The Belgian Connection: Second of Two Parts
Shortly after Rick Fernandez took over as the general manager of AC Transit, the agency's board of directors awarded him the authority to approve employee travel. Sixteen months later, in April 2001, Fernandez and four of his staffers took an all-expense-paid trip to Europe that included a visit to the headquarters of the Van Hool bus company near Antwerp, Belgium. The excursion cost taxpayers $20,133 — and it was just the beginning.
In the years since, travel records show, AC Transit employees have jetted to Western Europe on more than one hundred separate occasions. The vast majority of these junkets were to Belgium, at a total cost to taxpayers of nearly $1 million. The cash-strapped agency has even paid for an Oakland bus inspector to live near Antwerp for more than five years, at a cost in excess of $500,000, not including his salary.
Since Fernandez inked an exclusive $60 million deal with Van Hool to supply the agency's buses, he and other employees also have taken weekend getaways to some of Europe's most popular destinations, mixing in a little rest and relaxation on the taxpayers' dime. In fact, as the general manager was on his way to sign the Van Hool deal in January 2002, he stopped off in Paris and checked into the Normandy Hotel in the heart of the French capital. The Normandy sits in one of the most exclusive sections of the city, not far from the Eiffel Tower, one block from the River Seine, and across the street from the Louvre.
Travel records show that Fernandez' two-day Parisian getaway, including a food allowance and roundtrip train fare to Brussels to sign the bus deal, cost taxpayers $735. Three months later, he did it again, spending another weekend at the Normandy at a total cost of $904. And finally, three months after that, in July 2002, he took a side trip to Amsterdam before going to Brussels. In all, the general manager has made at least seven European trips at taxpayers' expense since 2001, totaling $22,983.
In a recent interview, shortly before he was scheduled to catch a plane this week for his eighth trip to the continent on the taxpayers' dime, Fernandez admitted that he when he goes to Paris or Amsterdam at public expense, he conducts no AC Transit business. The general manager, who is paid $260,000 a year, said he takes the side trips because he needs time before the bus-deal meetings to fend off jet lag and recuperate from long plane flights. "I don't know about you, but it takes me time to get acclimated," he said.
These frequent European excursions represent a substantial yet overlooked public cost of an already expensive bus contract. Since 2002, the Alameda-Contra Costa Transit District has paid more than $97.2 million for 236 Van Hool buses. Last year, the agency obtained an option to buy another 1,500, even though the buses have cost tens of thousands of dollars more than some American-made models in the past and are more expensive to ship.
To bring the Belgian buses to the Bay Area, Fernandez and his staffers had to engage in a series of controversial financial transactions that allowed them to thwart federal laws designed to protect US companies and their union workers. Then last year, without giving American companies a chance to compete for the deal, AC Transit extended its monopoly contract with Van Hool for another five years.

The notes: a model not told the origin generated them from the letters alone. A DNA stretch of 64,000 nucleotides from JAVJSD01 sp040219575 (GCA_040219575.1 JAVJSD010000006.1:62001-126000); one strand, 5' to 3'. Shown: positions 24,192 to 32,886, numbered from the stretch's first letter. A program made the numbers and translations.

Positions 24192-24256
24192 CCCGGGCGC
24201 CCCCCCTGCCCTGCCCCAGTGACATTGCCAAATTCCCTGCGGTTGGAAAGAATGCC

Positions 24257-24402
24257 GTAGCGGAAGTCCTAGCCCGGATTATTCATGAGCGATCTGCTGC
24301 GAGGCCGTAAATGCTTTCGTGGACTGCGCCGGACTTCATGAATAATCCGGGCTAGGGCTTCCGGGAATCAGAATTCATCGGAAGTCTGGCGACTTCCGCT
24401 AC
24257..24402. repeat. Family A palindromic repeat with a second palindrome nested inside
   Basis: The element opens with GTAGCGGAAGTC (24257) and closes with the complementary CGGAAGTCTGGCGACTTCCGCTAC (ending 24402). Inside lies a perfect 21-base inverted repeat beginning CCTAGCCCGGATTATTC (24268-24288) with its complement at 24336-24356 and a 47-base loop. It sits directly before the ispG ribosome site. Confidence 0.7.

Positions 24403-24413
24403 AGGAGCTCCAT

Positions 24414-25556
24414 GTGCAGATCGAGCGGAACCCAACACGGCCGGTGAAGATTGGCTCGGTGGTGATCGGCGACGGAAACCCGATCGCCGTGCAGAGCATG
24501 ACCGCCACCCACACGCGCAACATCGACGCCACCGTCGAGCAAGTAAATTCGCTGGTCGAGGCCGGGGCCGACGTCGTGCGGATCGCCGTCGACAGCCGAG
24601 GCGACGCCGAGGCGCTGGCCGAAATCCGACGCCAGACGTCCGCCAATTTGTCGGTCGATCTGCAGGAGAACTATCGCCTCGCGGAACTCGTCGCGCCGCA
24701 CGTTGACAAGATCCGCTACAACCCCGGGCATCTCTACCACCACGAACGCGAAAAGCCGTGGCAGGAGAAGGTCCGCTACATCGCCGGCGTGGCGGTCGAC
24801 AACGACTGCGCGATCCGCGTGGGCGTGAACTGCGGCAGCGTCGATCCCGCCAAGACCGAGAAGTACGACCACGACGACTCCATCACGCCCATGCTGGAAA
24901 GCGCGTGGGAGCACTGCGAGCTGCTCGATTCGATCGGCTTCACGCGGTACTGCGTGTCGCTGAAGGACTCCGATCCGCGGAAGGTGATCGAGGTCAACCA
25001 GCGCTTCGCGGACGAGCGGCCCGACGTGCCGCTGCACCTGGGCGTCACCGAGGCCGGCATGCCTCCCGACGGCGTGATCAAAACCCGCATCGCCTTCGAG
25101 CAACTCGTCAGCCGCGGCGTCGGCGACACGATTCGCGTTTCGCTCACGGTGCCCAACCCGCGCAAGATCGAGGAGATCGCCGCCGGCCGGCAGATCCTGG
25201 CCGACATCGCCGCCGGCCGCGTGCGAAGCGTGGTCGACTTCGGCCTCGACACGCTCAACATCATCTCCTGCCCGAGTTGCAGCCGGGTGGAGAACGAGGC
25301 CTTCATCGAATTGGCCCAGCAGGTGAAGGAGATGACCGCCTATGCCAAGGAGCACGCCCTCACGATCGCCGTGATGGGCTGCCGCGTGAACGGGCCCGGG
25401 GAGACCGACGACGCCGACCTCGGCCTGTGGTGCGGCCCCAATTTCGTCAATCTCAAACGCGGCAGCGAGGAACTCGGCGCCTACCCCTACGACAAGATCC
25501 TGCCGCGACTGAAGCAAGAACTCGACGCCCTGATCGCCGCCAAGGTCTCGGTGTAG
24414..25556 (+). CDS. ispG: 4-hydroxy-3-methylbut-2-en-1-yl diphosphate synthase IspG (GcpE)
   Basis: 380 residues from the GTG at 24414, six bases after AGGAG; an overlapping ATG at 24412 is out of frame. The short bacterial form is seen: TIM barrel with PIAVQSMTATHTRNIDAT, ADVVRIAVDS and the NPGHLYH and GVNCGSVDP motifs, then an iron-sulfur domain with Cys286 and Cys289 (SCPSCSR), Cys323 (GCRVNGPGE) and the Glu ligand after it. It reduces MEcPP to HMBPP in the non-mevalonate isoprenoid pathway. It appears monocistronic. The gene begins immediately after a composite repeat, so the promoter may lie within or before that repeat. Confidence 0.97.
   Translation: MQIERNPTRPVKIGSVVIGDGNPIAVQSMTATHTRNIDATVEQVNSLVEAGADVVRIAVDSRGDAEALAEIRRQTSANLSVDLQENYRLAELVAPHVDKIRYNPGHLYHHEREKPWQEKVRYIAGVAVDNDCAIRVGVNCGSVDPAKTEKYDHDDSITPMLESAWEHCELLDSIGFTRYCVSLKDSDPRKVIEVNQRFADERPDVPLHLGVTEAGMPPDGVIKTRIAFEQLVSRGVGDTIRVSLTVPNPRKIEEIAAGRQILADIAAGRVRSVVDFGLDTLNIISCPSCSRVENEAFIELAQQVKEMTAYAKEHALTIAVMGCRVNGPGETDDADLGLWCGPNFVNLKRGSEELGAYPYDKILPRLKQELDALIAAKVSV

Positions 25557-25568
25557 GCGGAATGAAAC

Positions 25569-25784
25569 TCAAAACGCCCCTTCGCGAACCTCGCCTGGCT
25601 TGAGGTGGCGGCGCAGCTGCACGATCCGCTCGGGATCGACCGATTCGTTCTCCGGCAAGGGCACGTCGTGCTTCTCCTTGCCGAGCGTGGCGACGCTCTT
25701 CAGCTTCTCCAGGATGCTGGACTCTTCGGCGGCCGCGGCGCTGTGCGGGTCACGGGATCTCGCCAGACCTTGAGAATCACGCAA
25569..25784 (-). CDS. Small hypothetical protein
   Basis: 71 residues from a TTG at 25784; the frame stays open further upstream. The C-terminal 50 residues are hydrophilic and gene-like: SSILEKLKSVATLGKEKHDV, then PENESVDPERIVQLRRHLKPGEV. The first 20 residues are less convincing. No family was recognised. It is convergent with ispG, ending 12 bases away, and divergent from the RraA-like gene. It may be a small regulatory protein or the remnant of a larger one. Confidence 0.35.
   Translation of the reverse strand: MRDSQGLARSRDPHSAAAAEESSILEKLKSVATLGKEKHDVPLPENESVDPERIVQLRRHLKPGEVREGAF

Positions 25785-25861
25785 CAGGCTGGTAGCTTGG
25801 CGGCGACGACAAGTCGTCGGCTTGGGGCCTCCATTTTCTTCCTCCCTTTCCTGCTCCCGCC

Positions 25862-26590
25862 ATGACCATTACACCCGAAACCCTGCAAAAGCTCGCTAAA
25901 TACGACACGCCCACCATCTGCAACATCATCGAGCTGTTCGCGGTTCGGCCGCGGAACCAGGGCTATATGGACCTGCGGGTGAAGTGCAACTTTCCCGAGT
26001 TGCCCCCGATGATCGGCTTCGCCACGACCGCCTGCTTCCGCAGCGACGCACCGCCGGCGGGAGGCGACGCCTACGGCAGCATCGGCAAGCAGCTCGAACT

Fernandez raves about the Van Hool buses, arguing that they're more suited to AC Transit's needs and more reliable than their American competitors. He also praises the Van Hool family, which founded and runs the bus company, saying it routinely accommodates the agency's design requests better than any American bus maker would. And he asserts that the employee travel, including stationing an inspector inside the Van Hool bus factory, is necessary to ensure the buses meet his agency's high quality standards.
Nonetheless, there's also little doubt that the agency's costly bus-buying spree and extensive European travel have contributed to AC Transit's financial woes over the past eight years. Since 2000, the agency's costs have skyrocketed, forcing it to repeatedly slash service and raise fares, as it lost millions of passengers. In fact, records show that AC Transit has the worst overall record among the Bay Area's major urban mass transit systems in the past several years. And just last week, the agency's board put off a vote on the general manager's latest proposal to hike fares, which at $2 per passenger would become the Bay Area's most expensive local bus ride.
During that first trip to Belgium, Fernandez was smitten with the Van Hool bus' low floors and three-door design. By the time he returned to the Bay Area, he was convinced the Van Hools were ideal for his plan to create a Bus Rapid Transit system in the East Bay. Known as "BRT," the plan calls for turning the center lanes of some of the East Bay's busiest streets into bus-only lanes.
On May 10, 2001, just six days after returning from that inaugural trip, Fernandez asked the AC Transit board of directors to approve a five-year, no-bid contract with Van Hool. Fernandez told board members that he wanted to buy 135 of the forty-foot, three-door models, and sixty of the sixty-foot accordion-style buses with four doors — each of which had one more door than its American-made counterparts. The sixty-footers would be the workhorses of BRT.
But the sole-sourced deal appeared to violate state contracting laws, so the seven-member board voted to solicit bids for new buses. In response, Fernandez and his staff then tailored their request for proposals to specifically fit the Van Hools, thereby eliminating any serious competition from American manufacturers.
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